About Jeanne S. Chall
Professor Jeanne S. Chall (1921-1999) was a leading expert in reading research and instruction and a psychologist, teacher, writer and professor emerita at the Harvard Graduate School of Education (HGSE).
While at HGSE, Chall founded the Harvard Reading Laboratory in 1966, directing it until her retirement in 1991. Today, the reading lab in Larsen Hall bears her name. She served on numerous scholarly organizations, editorial boards, policymaking committees, and state and national commissions, including being called upon by a succession of U.S. presidents and secretaries of education to bring her wisdom to national literacy efforts. She also served on the board of directors of the International Reading Association (1961-1964) and on the National Academy of Education’s Commission on Reading; her work on the Commission resulted in the report, Becoming a Nation of Readers (1985).
Throughout her career she emphasized the importance of direct, systematic instruction in reading. She was deeply committed to teaching; the importance of children’s successful reading acquisition; the need to address failing readers; the power of research to answer practical questions; and the merit of understanding the historical background of research questions.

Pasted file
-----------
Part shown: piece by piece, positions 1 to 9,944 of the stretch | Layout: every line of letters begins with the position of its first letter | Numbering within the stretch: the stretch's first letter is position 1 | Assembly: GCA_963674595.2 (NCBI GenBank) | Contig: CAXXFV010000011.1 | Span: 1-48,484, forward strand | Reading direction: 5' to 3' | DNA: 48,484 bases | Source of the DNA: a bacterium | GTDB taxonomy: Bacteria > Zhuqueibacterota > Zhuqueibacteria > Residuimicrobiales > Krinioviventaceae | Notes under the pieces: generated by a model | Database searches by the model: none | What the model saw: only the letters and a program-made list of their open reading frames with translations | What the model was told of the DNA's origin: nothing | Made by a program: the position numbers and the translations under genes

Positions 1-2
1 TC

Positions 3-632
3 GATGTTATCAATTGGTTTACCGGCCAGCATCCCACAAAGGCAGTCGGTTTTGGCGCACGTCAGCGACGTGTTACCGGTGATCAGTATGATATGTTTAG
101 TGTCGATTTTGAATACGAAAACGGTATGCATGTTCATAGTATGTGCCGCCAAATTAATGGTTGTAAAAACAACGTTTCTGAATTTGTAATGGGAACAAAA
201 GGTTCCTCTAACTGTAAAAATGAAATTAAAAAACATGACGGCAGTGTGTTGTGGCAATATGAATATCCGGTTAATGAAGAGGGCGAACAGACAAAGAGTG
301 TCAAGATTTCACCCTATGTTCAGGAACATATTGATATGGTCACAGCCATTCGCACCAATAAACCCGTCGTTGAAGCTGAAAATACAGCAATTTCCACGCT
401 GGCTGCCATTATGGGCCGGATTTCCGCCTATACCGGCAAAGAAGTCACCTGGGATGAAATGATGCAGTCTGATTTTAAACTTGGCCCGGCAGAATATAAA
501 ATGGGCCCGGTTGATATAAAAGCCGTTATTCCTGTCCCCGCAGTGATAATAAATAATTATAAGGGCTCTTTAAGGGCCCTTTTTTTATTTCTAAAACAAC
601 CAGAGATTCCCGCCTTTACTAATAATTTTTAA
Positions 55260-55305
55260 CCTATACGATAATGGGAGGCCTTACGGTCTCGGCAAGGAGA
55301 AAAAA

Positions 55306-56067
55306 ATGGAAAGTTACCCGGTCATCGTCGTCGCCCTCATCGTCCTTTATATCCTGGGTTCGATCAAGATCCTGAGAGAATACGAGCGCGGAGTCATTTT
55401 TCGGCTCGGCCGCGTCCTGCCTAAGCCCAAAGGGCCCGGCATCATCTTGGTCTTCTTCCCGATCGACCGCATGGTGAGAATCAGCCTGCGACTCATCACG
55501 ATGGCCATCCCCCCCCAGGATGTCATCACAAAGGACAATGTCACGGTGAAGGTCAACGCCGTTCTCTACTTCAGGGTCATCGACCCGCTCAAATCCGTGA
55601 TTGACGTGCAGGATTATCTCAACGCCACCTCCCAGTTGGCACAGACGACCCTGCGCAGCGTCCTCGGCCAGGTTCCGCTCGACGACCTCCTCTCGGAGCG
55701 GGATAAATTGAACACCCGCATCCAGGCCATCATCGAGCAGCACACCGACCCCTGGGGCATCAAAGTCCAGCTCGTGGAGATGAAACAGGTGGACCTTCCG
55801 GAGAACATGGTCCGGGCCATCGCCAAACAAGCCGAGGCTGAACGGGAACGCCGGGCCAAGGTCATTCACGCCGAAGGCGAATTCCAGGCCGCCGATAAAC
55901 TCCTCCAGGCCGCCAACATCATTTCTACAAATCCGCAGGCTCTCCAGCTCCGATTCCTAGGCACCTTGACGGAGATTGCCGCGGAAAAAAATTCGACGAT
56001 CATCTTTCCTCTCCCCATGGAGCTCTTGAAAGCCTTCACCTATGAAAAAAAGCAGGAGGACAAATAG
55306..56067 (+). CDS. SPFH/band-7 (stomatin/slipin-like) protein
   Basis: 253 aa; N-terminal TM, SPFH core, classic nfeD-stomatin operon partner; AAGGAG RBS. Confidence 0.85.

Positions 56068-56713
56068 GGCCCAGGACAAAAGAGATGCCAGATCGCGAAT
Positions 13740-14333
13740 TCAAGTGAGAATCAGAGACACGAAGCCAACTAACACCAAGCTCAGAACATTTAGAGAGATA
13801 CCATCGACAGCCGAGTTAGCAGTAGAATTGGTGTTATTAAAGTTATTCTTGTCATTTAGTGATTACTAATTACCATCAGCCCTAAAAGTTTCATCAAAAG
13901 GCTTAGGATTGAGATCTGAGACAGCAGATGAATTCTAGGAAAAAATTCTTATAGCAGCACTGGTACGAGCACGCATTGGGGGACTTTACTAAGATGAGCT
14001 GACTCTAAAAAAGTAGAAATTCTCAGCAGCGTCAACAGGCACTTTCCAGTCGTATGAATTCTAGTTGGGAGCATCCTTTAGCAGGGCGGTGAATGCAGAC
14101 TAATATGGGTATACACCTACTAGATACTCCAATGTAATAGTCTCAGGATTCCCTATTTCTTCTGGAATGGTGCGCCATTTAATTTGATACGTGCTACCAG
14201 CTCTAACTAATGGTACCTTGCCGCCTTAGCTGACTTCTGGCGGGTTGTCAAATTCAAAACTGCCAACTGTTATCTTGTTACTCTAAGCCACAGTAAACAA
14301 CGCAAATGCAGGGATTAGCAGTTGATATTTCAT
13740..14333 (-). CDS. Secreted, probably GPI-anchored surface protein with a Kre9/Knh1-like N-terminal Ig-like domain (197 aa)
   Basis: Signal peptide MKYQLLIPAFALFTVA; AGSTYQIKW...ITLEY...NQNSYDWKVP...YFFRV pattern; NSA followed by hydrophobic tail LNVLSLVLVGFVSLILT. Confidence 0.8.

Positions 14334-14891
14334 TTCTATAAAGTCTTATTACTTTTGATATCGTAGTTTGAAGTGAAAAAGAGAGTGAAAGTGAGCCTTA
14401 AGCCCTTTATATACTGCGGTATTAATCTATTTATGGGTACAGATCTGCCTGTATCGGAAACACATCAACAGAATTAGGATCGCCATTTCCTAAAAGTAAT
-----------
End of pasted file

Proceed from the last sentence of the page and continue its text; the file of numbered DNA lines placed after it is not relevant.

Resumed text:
Chall was engaged in both research and practice, often at the same time. For more than fifty years she taught students of all ages, including remedial ones, and advised schools. She was a consultant for children’s encyclopedias, an educational comic book, educational software and educational television, including the children’s literacy programs Sesame Street, The Electric Company and Between the Lions. Although she formally retired in 1991, she continued to conduct and publish research and mentor reading professionals well into her retirement.
At her retirement, Chall donated her personal collection of books to the Monroe C. Gutman Library at HGSE. Chall’s gift, called the Jeanne S. Chall Collection on the Teaching of Reading, is, in her own words, “an expression of my love for the school.”